I’ve described some of the options you have in the “How to prepare enterprise WANs for MPLS/VPN integration” article published by SearchEnterpriseWan; if you need in-depth information, including tested router configurations ready to be deployed in your lab, register for the Enterprise MPLS/VPN Deployment webinar.
Jedi Mind Tricks: HTTP Request Smuggling – an intriguing HTTP vulnerability and the countermeasure using ... what else ... F5.
Flailing IPv6 – up to 13% of IPv6 connections fail, mostly due to broken tunnels. Stop tunneling!
Cisco UCS criticism and FUD: Answered – another great article by @bradhedlund. Assuming he’s not making it up, some competitors must be really desperate.
Understanding Inter-Area Loop Prevention Caveats in OSPF Protocol – a masterpiece by @plapukhov. I thought I knew almost everything there is to know about OSPF. Boy was I wrong.
If you’re building a DMVPN network with large spoke-to-hub ratio, BGP is one of the better options – it has no scalability limitations associated with multicast flooding; the only parameter you have to consider is the number of BGP sessions the hub router can handle (and according to this presentation, ASR can handle 2000+ spokes). To learn more, watch a step-by-step explanation of BGP-over-Phase 1 DMVPN configuration guidelines.
One of the regular questions I was getting throughout the last few months was “is it possible to buy just the recording of your webinar?” I tried to solve the problem with Eventbrite-based kludges, but finally gave up and implemented a Google Checkout-based solution. The whole process is extremely easy: select the recordings you’d like to buy from the list of recordings and click the Google Checkout button; you’ll get access to Webex recordings, PDF materials and router configurations (only for select webinars – check the list of documents associated with each webinar) a few seconds after Google processes your credit card information.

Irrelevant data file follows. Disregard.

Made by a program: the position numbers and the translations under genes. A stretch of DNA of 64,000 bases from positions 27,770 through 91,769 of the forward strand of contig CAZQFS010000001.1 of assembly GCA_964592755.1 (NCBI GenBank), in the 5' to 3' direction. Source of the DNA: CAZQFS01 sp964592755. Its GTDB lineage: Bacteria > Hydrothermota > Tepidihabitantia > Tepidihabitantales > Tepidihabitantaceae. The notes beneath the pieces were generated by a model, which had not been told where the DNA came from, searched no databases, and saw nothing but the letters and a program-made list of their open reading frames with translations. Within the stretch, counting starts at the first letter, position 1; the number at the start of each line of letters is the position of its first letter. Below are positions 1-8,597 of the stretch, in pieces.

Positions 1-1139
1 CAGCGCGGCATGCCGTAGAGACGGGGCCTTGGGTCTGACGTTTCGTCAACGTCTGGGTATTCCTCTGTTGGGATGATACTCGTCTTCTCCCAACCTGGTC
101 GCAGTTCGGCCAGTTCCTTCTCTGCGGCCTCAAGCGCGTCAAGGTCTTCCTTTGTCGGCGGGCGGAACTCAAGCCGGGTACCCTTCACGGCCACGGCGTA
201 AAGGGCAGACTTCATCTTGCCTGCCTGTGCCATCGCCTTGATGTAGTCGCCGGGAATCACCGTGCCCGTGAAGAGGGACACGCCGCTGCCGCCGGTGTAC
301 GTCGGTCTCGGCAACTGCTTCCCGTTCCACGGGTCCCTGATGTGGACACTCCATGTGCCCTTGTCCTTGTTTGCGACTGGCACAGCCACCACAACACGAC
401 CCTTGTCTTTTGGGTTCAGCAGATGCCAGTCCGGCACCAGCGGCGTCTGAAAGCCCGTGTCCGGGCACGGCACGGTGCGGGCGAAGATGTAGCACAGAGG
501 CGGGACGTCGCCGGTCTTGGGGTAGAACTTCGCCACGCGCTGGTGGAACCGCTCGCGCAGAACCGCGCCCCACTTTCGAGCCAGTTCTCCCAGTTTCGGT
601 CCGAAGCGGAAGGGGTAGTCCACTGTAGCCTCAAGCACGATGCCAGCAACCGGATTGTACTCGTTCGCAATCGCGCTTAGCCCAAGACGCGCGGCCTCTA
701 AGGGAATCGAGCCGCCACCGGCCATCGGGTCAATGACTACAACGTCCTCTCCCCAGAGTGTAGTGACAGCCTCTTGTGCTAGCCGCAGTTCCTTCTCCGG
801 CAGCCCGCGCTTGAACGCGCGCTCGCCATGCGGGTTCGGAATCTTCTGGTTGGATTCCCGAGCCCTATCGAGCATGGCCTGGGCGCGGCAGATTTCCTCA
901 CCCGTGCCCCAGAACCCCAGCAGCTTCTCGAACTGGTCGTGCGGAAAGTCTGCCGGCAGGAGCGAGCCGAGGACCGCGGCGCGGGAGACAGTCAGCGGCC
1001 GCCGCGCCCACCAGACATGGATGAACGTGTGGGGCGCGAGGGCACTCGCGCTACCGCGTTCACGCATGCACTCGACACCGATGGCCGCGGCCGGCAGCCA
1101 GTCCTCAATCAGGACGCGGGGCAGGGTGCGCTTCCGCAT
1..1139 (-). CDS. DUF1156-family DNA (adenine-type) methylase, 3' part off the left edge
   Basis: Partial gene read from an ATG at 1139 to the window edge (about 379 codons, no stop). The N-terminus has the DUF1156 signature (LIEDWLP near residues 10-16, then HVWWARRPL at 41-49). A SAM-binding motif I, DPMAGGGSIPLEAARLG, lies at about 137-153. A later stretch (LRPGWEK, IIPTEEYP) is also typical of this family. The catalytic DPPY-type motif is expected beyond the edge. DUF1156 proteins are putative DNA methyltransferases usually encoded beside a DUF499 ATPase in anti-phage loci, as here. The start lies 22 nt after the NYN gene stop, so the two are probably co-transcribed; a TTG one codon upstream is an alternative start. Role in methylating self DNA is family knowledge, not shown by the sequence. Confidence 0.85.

Just before 2010 disappeared, a tweet by my friend Greg @etherealmind Ferro triggered a minor twitstorm. He wrote:
If we had implemented IPv6 ten years ago, would we have MPLS today? I think not.
His tweet contains two major misconceptions:
- MPLS was designed to implement layer-3 VPN services;
- We wouldn’t need VPNs if everyone would be using global IPv6 addresses.
I’ll focus on the first one today; the inaccuracy of the second one is obvious to anyone who was asked to implement MPLS VPNs in enterprise networks to ensure end-to-end path separation between departments or users with different security levels (to learn more about benefits of using MPLS/VPN in enterprise networks, register for my Enterprise MPLS/VPN Deployment webinar).
John McManus published excellent Remote (in Band) Configuration Tips post on etherealmind.com last week, prompting a “Too bad there isn't a fix for forgetting ‘reload in’” tweet by @mfratto. My immediate reaction was “this should be easy to solve with EEM” ... and it is.
Did you know that whenever you use Virtual Routing and Forwarding (VRF) tables in your network (be it on routers or on high-end switches), you’re actually benefitting from one of the MPLS/VPN technologies – VRFs were first introduced by Cisco to support the MPLS/VPN technology.
VRFs are pretty common in enterprise networks; the first half of my Enterprise MPLS/VPN Deployment webinar (register here) thus deals with VRFs, Multi-VRF (also known as VRF-Lite) and all sorts of VRF services, including VRF-aware NAT, per-VRF DHCP pools and interesting combinations of VRFs and GRE tunnels. Here’s the part where I explain what VRFs are as compared to VLANs:
Tags: MPLS VPN
New Year Resolution #1: I shall clean my Inbox on a weekly basis. Here are the links that started gathering dust during the last week:
- It’s amazing how similar the sysadmin problems are to ours: give us CLI, not eye candy, ASCII configurations and APIs. One could only hope the networking vendors would listen as well.
- Moving To The Cloud Is Not Cut And Paste. Some people will try to move their existing broken applications to the cloud. Some people have used screen scrapers to GUIze their existing 3270 SNA applications. The results will probably be the same.
- The Curious Case of the MBO Cloud ... and some people will move to the cloud just to get the yearly bonus. Fantastic motivation; expect pure awesomeness.
- The Recertification Treadmill – great news; I can stop ranting about stupidities in our industry. @networkingnerd is doing a great job.
- Cisco Nexus 7000 connectivity solutions for Cisco UCS – what else would you expect from @bradhedlund but another great UCS/Nexus post.
- Technology Short Take #9 – Another great summary from Scott Lowe.
- An introduction to Net Neutrality. A nice introductory article.
- Q-tools: An approach for discovery and knowledge work – a bit academic, but a must-read.
- Controller-less WLANs – the controller pendulum is swinging.